The Holocaust Living History Workshop is pleased to host a brand-new series of Holocaust workshops called "Journeys, Memories, Echoes." The series features locally and internationally renowned speakers including one of today's foremost experts on the Romani Holocaust, Dr. Ian Hancock, scheduled to visit UCSD in May 2014.
Journeys, Memories, Echoes, Part 1
Wednesday, October 16, 2013; 5:00pm - The Mischling-Experience - a talk by Marianne Burkenroad Schweitzer
Marianne Burkenroad Schweitzer shares her memories of growing up as a "half-Jew" in Nazi Berlin. The grand-daughter of baptized Jews on her father's side, Marianne was raised as a Christian and for a long time unaware of her Jewish ancestry. Her close friendship with an avid supporter of National Socialism who happened to spy for the Gestapo would soon land the family in trouble. Marianne's older sister was arrested for conspiracy to commit high treason and sent to a concentration camp. Her father suffered a similar fate during Kristallnacht. The outbreak of war forever divided the family, with some members staying behind in Germany and others leaving for England and then the United States.
Wednesday, November 6, 2013; 5:00pm - Hidden Letters: Documenting the Destruction of Dutch Jewry - with Deborah Slier-Shine and Ian Shine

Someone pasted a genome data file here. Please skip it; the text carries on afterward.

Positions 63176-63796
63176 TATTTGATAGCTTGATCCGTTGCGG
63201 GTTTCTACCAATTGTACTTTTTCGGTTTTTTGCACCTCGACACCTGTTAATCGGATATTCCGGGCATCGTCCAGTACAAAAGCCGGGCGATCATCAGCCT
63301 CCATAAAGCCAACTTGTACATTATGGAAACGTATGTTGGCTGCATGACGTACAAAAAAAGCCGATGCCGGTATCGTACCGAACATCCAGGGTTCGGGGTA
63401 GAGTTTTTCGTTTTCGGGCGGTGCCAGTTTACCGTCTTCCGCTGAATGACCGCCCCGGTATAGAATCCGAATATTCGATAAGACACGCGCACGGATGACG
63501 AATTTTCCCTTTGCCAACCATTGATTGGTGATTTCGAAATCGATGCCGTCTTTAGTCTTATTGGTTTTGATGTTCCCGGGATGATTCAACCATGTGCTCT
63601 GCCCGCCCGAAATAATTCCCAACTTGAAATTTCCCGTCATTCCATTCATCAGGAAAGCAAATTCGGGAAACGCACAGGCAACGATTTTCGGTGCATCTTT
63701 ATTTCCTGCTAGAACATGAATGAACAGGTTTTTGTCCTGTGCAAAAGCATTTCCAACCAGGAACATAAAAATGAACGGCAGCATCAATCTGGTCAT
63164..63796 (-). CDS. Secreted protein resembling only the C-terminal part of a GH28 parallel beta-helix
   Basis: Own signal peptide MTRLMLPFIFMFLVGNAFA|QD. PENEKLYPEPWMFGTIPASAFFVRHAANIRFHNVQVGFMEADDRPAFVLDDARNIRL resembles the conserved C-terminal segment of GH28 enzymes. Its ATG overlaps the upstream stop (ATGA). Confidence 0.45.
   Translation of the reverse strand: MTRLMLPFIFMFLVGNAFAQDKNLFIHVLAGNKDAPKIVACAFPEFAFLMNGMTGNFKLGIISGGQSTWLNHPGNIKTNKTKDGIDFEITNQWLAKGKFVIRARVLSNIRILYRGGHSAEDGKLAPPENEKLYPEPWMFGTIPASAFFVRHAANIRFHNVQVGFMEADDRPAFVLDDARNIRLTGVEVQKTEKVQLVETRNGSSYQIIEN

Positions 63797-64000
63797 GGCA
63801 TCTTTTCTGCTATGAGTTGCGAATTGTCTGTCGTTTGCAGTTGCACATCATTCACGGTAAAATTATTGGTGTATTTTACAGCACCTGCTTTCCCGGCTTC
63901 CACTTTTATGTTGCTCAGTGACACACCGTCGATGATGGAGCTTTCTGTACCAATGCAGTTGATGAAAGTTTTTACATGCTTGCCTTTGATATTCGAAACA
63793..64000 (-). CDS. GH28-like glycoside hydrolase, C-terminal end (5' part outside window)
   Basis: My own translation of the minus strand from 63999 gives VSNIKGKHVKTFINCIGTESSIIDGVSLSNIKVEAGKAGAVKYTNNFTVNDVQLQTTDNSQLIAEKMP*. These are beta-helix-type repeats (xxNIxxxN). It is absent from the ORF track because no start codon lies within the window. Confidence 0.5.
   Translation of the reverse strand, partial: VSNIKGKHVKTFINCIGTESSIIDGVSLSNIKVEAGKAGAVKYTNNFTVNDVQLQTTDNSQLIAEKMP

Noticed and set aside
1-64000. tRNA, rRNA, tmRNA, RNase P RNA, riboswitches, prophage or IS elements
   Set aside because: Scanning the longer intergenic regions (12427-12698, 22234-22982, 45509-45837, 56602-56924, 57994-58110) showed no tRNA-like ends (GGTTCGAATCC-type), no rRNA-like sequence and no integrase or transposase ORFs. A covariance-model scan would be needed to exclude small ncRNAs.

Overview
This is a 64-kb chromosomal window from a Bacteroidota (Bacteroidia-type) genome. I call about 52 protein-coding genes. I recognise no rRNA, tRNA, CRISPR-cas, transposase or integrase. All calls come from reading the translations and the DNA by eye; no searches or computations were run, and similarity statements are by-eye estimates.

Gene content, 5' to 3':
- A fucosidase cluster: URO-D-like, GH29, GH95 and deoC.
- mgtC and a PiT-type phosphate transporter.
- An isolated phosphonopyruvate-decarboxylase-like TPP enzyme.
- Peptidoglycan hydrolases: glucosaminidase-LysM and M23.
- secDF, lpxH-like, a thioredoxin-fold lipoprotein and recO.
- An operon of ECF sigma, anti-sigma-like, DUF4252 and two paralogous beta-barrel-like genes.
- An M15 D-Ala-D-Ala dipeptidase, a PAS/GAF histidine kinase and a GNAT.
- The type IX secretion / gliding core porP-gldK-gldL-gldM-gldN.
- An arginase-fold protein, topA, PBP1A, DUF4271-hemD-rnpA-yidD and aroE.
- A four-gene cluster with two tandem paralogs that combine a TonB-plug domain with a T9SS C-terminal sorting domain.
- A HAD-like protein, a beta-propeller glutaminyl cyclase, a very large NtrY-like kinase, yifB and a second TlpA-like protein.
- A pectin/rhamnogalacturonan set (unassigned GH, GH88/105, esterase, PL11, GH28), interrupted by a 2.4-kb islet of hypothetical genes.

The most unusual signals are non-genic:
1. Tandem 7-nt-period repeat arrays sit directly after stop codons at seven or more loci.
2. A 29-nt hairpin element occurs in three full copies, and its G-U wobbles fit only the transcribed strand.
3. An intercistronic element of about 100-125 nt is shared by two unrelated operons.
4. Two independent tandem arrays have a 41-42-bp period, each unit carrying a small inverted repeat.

The book Hidden Letters contains a treasure trove of letters and postcards accidentally discovered during demolition work in Amsterdam in 1997. Written by an eighteen year-old Dutch-Jewish boy by the name of Philip "Flip Slier, the letters document the ongoing destruction of Dutch Jewry that Flip experienced firsthand. The editors spent seven years researching Flip's final years, a journey that took them from the Dutch forced labor camps of Voigt and Westerbork to Sobibor in Poland.Deborah Slier-Shine, formerly editor for Penguin, Random House and Macmillan, is the founder and CEO of Star Bright Books and the author of several best-selling children's books. Ian Shine works as an MD at Cambridge and a prolific author.
The World Premiere of LIGHT FALLING DOWN by Aimee Greenberg at The Brooks Theatre, Oceanside
Oceanside Theatre Company is proud to present the world premiere of LIGHT FALLING DOWN by Aimee Greenberg and directed by Oceanside Theatre Company Artistic Director Christopher Williams opening in October!